Green and olive ridley turtles commonly nest at Playa Cabuyal, although the beach also provides important secondary nesting habitat for leatherbacks and, on rare occasions, hawksbills.

K. Hernández 2016

We invite early-career conservationists join our scientific team at Playa Cabuyal to gain valuable hands-on experience collecting data on nesting sea turtles and hatchlings.

Sea Turtle Biology Training Camp runs from September 15 to March 31. Applicants must be at least 18 years of age and are requested to commit a minimum of 15 consecutive days at Playa Cabuyal (1-2 month commitments are preferred). 

The participation fee is $8/day for Costa Rican biologists and $16/day for international biologists to cover camp food and accommodations. Additional costs such as airfare, visas, bus transportation to/from Guardia and personal supplies or snacks are not covered.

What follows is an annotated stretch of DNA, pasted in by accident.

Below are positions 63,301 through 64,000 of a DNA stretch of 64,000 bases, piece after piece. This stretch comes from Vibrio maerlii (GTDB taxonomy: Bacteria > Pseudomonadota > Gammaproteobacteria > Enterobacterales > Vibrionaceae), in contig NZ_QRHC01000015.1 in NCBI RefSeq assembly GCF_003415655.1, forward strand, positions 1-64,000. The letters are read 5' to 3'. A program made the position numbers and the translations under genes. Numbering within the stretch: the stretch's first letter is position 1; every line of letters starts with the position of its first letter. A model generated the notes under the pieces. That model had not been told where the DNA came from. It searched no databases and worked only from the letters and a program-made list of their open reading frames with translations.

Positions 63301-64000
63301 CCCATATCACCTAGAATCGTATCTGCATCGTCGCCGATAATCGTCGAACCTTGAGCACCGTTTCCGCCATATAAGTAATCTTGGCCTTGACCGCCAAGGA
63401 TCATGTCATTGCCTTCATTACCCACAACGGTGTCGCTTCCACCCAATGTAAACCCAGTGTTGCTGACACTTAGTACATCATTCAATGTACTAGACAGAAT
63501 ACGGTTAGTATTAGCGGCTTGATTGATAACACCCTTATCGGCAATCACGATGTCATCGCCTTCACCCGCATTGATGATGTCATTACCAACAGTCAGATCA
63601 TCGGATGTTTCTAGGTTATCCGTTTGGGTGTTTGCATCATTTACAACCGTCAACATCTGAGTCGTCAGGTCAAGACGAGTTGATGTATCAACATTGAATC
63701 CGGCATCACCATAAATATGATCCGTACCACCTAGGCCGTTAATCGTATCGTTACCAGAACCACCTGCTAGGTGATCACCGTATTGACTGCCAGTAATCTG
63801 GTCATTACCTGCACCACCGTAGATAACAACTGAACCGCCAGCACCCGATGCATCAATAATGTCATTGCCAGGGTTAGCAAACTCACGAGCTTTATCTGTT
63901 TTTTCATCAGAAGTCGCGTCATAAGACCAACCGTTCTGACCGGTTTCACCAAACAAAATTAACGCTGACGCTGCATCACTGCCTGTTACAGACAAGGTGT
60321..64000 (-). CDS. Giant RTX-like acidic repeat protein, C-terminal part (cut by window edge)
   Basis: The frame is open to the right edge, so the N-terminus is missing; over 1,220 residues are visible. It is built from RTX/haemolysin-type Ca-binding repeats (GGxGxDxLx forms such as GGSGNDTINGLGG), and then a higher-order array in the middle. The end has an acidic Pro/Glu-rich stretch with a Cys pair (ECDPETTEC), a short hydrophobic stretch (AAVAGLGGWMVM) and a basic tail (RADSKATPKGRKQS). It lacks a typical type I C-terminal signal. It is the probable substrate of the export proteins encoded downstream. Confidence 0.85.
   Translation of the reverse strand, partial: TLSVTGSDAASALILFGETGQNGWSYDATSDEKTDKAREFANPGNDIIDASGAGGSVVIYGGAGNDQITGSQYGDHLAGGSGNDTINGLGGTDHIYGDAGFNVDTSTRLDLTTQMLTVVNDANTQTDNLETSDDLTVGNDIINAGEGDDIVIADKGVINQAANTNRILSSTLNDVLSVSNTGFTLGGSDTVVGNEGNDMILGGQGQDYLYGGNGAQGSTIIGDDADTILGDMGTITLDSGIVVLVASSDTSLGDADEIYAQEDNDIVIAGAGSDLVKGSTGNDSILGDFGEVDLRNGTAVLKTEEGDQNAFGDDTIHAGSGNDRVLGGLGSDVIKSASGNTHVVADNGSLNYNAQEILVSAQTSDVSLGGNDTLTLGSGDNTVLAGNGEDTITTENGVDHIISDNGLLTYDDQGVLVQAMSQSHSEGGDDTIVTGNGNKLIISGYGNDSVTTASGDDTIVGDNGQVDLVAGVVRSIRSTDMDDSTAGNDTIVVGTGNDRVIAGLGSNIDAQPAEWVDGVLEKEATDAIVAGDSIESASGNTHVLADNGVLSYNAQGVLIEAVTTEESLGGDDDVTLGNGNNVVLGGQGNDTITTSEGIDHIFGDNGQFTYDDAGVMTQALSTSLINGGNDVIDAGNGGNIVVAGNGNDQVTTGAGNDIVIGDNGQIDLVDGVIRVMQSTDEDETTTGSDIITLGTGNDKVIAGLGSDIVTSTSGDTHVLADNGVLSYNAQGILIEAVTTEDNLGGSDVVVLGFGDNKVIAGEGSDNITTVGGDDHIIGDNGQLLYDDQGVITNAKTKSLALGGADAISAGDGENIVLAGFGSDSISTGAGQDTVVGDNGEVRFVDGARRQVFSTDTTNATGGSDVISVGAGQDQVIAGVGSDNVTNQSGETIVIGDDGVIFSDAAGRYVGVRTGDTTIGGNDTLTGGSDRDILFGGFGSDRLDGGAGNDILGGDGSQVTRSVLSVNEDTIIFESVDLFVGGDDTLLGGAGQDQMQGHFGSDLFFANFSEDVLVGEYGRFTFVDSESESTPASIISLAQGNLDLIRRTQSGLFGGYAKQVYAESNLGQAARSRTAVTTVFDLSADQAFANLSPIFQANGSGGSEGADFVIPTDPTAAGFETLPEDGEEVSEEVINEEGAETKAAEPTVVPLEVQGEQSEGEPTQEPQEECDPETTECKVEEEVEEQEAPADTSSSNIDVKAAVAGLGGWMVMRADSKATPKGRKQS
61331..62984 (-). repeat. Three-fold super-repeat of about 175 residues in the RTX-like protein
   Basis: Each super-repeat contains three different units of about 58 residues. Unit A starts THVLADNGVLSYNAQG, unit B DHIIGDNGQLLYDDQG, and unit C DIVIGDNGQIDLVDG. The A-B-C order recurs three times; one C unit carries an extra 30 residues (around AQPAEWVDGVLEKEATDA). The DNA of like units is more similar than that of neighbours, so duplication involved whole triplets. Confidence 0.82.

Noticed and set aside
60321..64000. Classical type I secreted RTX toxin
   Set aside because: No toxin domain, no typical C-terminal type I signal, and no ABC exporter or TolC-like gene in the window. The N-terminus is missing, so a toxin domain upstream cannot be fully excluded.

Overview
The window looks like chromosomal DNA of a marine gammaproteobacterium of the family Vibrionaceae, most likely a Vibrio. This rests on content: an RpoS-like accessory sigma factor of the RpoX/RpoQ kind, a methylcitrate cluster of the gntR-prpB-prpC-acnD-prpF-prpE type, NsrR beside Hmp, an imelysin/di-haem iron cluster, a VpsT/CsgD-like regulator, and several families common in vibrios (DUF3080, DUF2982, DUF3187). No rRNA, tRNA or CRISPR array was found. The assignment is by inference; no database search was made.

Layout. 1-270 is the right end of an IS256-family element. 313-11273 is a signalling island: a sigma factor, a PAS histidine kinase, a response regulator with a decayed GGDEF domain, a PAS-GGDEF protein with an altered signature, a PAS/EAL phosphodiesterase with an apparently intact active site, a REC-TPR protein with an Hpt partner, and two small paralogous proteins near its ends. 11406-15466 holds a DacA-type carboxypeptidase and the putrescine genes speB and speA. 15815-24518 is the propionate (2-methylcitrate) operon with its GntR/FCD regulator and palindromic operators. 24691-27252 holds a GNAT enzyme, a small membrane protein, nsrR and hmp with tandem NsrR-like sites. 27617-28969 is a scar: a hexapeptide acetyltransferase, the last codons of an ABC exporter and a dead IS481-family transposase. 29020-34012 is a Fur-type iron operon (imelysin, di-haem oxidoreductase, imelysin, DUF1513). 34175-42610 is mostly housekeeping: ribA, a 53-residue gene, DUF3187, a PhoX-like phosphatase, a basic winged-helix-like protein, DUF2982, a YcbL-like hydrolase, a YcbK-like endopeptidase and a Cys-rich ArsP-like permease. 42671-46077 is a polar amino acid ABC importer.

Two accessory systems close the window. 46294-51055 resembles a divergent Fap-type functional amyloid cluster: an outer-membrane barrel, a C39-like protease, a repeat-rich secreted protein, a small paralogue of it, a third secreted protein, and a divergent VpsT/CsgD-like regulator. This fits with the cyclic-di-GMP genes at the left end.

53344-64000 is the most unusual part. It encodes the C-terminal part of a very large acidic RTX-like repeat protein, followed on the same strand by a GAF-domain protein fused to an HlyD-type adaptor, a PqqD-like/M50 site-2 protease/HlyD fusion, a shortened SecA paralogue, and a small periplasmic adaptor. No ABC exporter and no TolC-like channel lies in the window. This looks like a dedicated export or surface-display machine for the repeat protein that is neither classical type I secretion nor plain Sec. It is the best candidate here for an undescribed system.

To apply, please review the Sea Turtle Biology Training Camp booklet and follow the application instructions in the booklet. 

Participants will be required to submit a copy of their passport and proof of international travel insurance, including medical and emergency evacuation coverage, to secure necessary research permits. 

Committed biologists wanted: Playa Cabuyal is isolated and wild.

Sea Turtle Biology Training Camp applicants are advised to consider the local conditions and expectations involved. Our rustic camp has no hot water, no cellphone coverage, and no internet service. 

All participants are expected to contribute an equal share in fieldwork, cooking, and cleaning activities.

Researchers use telemetry to identify foraging habitats for East Pacific green turtles.

C. Clyde-Brockway 2013

Additional studies conducted at Playa Cabuyal include documenting the nesting ecology of East Pacific green turtles, tracking turtles between nesting events using satellite telemetry and investigating the impacts of climate change on hatchlings.

Apart from studying turtles, researchers at Playa Cabuyal also catalog wildlife (including monkeys, jaguars, crocodiles, birds, spiders and insects) and monitor threats to local biodiversity.